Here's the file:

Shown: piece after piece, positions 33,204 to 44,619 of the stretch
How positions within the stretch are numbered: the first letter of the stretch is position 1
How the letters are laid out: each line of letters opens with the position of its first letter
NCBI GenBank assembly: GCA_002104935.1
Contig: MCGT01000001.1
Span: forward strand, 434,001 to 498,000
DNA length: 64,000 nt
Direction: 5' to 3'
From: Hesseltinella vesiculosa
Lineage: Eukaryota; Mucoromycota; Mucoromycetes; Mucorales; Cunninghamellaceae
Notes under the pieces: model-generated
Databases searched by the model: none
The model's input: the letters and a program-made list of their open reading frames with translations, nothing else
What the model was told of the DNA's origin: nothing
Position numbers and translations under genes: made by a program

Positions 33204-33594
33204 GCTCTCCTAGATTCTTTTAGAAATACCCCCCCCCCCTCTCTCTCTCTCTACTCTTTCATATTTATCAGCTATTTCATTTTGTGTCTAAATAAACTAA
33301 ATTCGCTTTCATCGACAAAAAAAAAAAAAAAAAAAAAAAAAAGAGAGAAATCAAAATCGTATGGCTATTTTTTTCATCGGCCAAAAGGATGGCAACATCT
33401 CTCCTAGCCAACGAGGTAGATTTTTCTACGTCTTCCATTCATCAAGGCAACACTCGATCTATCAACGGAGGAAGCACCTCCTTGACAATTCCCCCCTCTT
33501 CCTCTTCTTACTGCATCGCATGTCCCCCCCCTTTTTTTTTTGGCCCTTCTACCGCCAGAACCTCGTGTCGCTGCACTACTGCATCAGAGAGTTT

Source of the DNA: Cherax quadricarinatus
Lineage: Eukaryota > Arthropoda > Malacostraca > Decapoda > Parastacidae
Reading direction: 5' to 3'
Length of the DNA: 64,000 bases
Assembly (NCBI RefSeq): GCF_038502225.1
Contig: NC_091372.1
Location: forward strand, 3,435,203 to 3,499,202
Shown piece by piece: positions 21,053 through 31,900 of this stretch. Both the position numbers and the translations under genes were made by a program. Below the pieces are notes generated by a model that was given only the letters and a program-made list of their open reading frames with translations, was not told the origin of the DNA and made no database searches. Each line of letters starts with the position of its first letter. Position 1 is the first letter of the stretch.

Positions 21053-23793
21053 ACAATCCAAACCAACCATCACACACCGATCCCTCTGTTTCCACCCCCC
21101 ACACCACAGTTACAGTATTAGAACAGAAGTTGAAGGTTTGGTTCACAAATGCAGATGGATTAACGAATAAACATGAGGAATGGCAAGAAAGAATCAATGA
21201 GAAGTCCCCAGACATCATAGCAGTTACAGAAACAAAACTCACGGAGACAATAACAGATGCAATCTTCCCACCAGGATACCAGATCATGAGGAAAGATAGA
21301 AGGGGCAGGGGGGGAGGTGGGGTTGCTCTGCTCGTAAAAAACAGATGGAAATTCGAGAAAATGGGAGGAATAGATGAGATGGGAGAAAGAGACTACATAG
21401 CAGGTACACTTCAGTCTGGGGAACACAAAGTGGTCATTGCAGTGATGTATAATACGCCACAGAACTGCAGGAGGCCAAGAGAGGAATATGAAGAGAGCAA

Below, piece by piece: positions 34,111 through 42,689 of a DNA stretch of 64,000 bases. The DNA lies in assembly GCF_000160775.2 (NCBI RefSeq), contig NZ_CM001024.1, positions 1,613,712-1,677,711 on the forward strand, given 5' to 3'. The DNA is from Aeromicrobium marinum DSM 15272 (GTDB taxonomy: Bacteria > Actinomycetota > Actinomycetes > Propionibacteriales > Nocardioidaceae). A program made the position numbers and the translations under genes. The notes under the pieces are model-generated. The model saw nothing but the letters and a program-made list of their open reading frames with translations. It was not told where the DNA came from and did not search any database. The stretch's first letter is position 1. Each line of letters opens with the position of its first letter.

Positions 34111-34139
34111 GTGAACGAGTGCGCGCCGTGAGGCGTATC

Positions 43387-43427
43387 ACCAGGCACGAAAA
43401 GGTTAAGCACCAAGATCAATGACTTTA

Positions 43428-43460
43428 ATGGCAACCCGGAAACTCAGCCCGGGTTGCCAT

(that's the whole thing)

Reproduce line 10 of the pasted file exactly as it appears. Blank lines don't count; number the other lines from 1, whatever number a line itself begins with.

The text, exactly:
Lineage: Eukaryota; Mucoromycota; Mucoromycetes; Mucorales; Cunninghamellaceae